Libya’s neighbouring states are set to meet this March in an attempt to quell activities of Islamic State (IS) militants in the region.
Foreign Affairs ministers from Tunisia, Algeria, Egypt, Sudan, Niger and Chad will on March 21 and 22 meet in Tunisia to examine and address the evolution of the crisis and ways of ending it.
The chaos in Libya, five years after the uprising that led to the ouster and killing of longtime autocrat Muammar Gaddafi in 2011, has paved way for IS affiliates to take control of several cities.
Our forces watched this training camp for weeks leading up to the operation.
They have taken advantage of the power split between two major factions, the internationally recognized government of the Council of Deputies and the militia led rival Islamist government of the new General National Congress based in the capital Tripoli, led by the Muslim Brotherhood.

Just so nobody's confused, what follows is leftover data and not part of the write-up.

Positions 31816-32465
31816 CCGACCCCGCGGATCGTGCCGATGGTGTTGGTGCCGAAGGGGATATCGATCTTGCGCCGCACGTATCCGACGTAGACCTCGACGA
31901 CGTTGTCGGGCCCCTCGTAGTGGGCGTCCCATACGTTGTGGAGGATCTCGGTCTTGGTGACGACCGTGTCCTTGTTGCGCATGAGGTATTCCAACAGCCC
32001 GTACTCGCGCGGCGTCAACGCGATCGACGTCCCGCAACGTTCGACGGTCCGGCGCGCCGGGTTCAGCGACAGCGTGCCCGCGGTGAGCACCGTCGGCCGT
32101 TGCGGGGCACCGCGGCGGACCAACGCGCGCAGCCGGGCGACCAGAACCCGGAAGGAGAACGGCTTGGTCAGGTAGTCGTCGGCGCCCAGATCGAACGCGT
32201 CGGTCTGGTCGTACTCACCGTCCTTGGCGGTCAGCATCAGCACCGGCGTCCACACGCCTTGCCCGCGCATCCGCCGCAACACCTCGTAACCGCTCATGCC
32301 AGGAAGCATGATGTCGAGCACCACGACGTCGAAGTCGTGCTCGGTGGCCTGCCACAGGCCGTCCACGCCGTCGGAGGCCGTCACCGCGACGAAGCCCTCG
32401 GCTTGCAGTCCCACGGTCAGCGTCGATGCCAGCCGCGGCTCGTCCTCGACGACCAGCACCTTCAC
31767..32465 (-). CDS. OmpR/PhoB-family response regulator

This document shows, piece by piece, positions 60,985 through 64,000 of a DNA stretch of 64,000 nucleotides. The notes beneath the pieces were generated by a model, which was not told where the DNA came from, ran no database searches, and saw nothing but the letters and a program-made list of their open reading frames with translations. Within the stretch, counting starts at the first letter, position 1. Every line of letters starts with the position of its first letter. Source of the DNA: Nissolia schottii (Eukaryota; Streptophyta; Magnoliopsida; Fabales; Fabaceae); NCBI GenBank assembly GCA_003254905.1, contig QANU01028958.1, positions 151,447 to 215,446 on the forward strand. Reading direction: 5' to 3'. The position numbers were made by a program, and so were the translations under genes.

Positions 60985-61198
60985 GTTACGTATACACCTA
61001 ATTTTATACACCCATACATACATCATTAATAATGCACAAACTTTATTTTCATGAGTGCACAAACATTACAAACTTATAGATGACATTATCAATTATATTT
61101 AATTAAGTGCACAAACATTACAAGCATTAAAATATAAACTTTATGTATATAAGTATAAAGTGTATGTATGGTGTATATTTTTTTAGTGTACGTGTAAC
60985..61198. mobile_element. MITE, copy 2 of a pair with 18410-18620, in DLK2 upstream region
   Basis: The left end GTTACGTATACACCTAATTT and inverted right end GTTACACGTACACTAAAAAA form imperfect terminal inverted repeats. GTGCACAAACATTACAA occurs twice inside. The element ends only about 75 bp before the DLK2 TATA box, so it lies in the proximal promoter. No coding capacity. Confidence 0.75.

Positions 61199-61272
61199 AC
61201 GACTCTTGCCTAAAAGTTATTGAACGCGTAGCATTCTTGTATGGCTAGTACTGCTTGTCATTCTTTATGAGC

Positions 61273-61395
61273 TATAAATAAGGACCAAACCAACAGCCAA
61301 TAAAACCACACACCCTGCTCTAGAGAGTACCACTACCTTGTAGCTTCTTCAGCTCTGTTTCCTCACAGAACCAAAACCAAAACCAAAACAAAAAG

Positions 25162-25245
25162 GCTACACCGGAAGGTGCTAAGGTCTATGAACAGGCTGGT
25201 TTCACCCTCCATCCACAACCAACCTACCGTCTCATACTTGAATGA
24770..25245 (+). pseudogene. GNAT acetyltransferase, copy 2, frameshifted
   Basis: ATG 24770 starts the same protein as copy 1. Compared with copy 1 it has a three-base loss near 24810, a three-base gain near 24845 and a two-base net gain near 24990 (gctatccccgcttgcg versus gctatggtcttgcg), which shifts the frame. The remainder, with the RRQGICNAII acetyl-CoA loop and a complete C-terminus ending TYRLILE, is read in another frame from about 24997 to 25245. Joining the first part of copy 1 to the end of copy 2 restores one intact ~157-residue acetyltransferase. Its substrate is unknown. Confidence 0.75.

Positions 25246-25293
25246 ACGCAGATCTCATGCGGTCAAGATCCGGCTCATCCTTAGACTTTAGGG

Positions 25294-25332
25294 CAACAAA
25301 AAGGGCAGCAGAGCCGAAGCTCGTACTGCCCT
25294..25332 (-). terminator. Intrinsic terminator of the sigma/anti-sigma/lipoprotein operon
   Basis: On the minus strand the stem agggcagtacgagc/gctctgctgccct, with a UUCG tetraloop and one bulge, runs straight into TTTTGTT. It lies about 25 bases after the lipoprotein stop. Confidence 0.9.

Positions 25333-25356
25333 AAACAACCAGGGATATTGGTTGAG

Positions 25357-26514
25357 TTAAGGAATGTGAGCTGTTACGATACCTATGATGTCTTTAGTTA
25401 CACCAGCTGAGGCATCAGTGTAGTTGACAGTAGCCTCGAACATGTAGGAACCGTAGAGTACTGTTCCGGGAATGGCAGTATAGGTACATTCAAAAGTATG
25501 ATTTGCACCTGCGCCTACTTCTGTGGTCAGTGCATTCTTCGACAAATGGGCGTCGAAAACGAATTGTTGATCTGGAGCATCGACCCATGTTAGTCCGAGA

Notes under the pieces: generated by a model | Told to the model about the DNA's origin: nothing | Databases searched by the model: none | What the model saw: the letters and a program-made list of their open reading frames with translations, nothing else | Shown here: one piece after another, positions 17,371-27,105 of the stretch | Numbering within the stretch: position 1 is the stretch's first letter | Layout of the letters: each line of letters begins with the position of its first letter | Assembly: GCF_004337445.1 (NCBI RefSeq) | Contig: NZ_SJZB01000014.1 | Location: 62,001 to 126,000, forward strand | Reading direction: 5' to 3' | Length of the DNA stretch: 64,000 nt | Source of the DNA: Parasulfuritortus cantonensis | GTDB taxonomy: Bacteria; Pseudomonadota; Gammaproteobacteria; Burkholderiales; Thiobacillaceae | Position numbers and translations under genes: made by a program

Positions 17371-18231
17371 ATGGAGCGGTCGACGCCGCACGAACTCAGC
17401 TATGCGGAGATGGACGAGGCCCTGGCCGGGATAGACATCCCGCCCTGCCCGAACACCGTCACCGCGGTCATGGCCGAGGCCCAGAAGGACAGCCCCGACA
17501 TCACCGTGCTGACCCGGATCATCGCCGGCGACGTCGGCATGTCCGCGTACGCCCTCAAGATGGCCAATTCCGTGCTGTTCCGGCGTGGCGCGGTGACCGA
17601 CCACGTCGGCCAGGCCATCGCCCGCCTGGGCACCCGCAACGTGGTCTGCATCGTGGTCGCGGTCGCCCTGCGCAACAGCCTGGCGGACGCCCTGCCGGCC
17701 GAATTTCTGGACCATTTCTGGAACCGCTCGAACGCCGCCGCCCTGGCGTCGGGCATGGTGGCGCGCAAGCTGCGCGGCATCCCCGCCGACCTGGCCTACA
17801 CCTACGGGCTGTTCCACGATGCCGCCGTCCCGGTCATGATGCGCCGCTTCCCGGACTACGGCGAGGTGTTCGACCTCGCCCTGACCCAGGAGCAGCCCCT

Libyan officials confirmed some 200 jihadists had taken over the security headquarters in the western city of Sabratha, killing and beheading 12 security officers before being driven out.
Tunisia, which shares almost 500 kilometers of its border with Libya has been concerned about the evolution of the crisis in the country after claiming perpetrators involved in the Bardo and Sousse attacks were trained in Libya.
The Pentagon stated earlier that an airstrike last week on an IS training camp might have averted an attack on Tunisian soil by the group.
Fighter-bombers on Friday struck the training camp in rural Libya near the Tunisian border, killing at least 49 people, U.S. and local officials confirmed.